As most of you know, I’ve been writing regular articles pointing out the various disruptions in advisor businesses due to the pandemic: with enhanced client communications, with the dynamics of having everybody working remotely, and soon with the various unexpected challenges to rebalancing and tax-loss harvesting protocols during a rapid fall and rise again in the markets.
But recently I talked with an advisor who pointed out another challenge: an almost crushing burden that falls—unexpectedly—on the founder or principal during uncertain times.
This advisor told me a story that is familiar to everybody. Over a 10-year period, as the firm grew, he hired three younger advisors. As he attracted more clients to the firm, he would gradually introduce them to these junior advisors, and eventually would come the day when he was no longer responsible for those client relationships.
The conversation with the client would go something like this: “Over the past few years, you’ve gotten to know [younger planner], and he’s gotten to know your financial situation as well or better than I do. We’re going to make him your primary advisor going forward. But if you ever need to reach out to me, I want you to know I’ll be there for you.”
That worked really well. The principal advisor had off-loaded all but 40 client relationships; the other advisors were handling the day-to-day financial affairs of 50 clients each. Things were going smoothly, as expected.
And then the pandemic hit, and so did the unexpected. Those clients all boomeranged back to the older, wiser advisor who they still saw as their primary relationship and the calm voice in the storm.
“The first five to seven weeks of this [pandemic], I don’t think I’ve ever worked more,” says the advisor. “I was on the phone all day every day, with clients I hadn’t talked with in years, and with my associates. My wife would bring in sandwiches, saying: you haven’t eaten in nine hours.”
The market conditions would have created a high workload all by themselves: the advisor cited rebalancing, keeping the staff work coordinated when everybody was working remotely, and sending out an accelerated schedule of reassuring communications.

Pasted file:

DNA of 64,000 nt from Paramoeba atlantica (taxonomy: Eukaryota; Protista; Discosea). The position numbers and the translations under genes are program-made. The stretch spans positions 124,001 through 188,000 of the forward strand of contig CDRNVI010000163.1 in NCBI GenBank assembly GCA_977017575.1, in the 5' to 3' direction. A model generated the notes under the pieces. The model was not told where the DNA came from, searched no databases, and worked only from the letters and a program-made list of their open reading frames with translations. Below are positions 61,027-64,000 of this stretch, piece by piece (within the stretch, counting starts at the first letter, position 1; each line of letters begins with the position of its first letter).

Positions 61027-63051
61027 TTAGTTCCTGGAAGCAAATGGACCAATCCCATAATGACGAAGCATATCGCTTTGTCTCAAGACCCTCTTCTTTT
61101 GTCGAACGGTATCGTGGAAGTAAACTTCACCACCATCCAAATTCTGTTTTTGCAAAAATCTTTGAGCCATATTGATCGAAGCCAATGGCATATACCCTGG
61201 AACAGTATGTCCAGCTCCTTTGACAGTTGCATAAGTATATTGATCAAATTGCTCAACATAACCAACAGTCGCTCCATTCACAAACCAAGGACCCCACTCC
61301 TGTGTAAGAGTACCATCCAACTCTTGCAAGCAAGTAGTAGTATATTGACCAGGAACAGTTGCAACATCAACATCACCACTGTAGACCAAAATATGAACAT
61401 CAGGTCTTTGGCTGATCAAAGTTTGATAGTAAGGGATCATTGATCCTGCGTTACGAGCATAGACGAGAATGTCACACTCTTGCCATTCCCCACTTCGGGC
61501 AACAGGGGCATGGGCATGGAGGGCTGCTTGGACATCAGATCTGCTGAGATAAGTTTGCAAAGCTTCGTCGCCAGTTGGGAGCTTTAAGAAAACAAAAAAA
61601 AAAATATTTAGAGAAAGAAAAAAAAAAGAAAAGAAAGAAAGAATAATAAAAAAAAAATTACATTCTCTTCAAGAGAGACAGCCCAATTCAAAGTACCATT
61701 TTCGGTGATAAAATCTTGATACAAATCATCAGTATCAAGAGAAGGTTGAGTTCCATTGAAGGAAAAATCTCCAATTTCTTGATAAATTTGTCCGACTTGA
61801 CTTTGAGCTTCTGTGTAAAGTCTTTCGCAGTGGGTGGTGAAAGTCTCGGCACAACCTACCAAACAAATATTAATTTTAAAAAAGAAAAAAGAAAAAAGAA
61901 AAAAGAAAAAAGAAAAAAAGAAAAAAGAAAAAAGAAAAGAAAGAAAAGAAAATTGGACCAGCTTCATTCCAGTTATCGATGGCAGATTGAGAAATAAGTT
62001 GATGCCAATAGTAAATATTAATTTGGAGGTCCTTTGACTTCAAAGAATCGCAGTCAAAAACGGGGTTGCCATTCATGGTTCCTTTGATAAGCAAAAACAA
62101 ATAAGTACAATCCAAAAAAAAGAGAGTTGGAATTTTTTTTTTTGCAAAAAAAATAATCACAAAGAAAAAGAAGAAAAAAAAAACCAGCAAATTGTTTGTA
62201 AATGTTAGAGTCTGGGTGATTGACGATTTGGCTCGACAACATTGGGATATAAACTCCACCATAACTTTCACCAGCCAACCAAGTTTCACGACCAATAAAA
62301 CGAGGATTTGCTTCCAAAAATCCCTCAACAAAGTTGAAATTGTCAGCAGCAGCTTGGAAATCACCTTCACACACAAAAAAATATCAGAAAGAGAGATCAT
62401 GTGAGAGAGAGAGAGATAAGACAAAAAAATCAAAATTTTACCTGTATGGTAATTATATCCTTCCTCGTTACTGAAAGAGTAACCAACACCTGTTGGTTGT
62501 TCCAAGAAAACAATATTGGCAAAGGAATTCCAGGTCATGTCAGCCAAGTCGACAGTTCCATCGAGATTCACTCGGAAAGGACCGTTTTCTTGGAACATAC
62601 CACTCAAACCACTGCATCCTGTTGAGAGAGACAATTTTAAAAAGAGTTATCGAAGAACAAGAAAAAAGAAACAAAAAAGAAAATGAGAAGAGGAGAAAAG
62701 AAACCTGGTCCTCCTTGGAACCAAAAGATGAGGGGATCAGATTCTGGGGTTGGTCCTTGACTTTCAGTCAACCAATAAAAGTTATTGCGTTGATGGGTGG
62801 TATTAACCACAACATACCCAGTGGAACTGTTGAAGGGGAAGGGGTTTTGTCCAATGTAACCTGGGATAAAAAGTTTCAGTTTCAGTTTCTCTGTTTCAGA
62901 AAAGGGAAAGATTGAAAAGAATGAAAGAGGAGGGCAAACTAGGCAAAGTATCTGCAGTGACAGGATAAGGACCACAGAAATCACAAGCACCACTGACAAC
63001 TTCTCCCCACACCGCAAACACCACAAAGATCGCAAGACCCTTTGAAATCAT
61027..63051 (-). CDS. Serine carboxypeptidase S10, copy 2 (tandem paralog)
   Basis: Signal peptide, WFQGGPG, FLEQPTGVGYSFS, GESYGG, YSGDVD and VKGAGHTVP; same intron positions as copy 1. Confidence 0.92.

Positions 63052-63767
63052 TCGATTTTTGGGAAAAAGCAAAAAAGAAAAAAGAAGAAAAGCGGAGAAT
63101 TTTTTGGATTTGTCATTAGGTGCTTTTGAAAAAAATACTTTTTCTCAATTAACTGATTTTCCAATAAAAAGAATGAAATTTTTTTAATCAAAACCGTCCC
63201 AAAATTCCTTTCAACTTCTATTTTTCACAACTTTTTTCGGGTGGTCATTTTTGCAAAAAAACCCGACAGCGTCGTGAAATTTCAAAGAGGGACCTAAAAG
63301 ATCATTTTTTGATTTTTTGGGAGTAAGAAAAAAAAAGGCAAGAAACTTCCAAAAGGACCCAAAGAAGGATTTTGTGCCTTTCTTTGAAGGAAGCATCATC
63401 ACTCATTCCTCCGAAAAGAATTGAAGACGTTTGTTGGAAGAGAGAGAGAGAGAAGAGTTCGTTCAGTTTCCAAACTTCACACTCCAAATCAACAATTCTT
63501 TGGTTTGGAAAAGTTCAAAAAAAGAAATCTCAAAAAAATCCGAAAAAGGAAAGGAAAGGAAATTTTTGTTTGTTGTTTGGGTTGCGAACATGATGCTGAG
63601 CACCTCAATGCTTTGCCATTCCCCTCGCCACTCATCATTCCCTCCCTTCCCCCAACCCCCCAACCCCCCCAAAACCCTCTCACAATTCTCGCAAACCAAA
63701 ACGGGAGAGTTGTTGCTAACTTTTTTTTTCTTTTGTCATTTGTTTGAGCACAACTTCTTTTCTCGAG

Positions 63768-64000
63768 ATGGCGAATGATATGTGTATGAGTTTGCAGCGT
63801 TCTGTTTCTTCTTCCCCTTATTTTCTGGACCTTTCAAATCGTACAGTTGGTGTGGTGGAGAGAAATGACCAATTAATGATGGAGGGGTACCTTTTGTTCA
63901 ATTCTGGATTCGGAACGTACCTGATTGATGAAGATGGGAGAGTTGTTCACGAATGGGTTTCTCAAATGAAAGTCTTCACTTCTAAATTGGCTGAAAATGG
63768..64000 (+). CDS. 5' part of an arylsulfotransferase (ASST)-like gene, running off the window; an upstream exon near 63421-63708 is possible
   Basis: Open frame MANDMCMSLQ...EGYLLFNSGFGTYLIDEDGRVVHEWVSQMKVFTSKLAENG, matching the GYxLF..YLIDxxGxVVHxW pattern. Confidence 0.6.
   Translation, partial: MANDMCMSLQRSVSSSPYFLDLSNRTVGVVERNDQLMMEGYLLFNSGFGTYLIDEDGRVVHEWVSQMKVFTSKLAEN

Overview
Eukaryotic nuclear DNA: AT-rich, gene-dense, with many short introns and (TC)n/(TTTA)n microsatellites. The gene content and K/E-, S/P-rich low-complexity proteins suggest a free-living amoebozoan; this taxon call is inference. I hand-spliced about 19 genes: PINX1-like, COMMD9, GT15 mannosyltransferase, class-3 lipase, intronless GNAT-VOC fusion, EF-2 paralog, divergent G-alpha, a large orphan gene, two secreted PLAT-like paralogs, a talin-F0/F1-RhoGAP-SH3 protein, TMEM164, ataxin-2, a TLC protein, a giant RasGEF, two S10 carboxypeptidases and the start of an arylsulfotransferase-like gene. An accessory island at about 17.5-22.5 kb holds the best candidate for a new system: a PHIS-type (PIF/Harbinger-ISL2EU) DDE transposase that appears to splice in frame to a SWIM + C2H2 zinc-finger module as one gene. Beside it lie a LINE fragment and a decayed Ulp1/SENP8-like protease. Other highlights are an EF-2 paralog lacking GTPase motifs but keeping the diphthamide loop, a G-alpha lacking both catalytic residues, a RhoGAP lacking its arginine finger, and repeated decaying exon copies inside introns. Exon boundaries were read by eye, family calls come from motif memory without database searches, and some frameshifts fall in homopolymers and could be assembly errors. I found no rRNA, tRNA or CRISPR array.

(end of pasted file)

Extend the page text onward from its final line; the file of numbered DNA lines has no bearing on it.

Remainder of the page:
But the biggest change was clients who wanted to talk with him—and nobody but him—even if it was only to hear that everything was under control. The second biggest change was coaching younger advisors who had no direct experience with 2008-9 or 2001-2, on how to respond to their own flood of client communications. “Most of it was them coming to me with this or that client issue, and they were right 95% of the time,” he says. “But they needed to talk through it with me. They needed the encouragement and the blessing.”
I have heard a lot of advisors lately bragging about their clients, about their fortitude and (a kind of reverse pat on their own back) about how well-trained their clients are for this or any other downturn. Some principals may not—yet—be experiencing this phenomenon.
But as we move deeper into the financial, economic and health-related uncertainties ahead, I suspect that the boomerang client issue is going to tax many principals who mistakenly believed that they had successfully transferred client relationships to their competent team of advisors. Those clients never felt like their relationship with the trusted founder was ever severed, and in times of crisis, that’s who they naturally look to for reassurance.
Count this as one more of the unintended, unexpected consequences of the pandemic that helps us realize that things are never quite as they seem on the surface.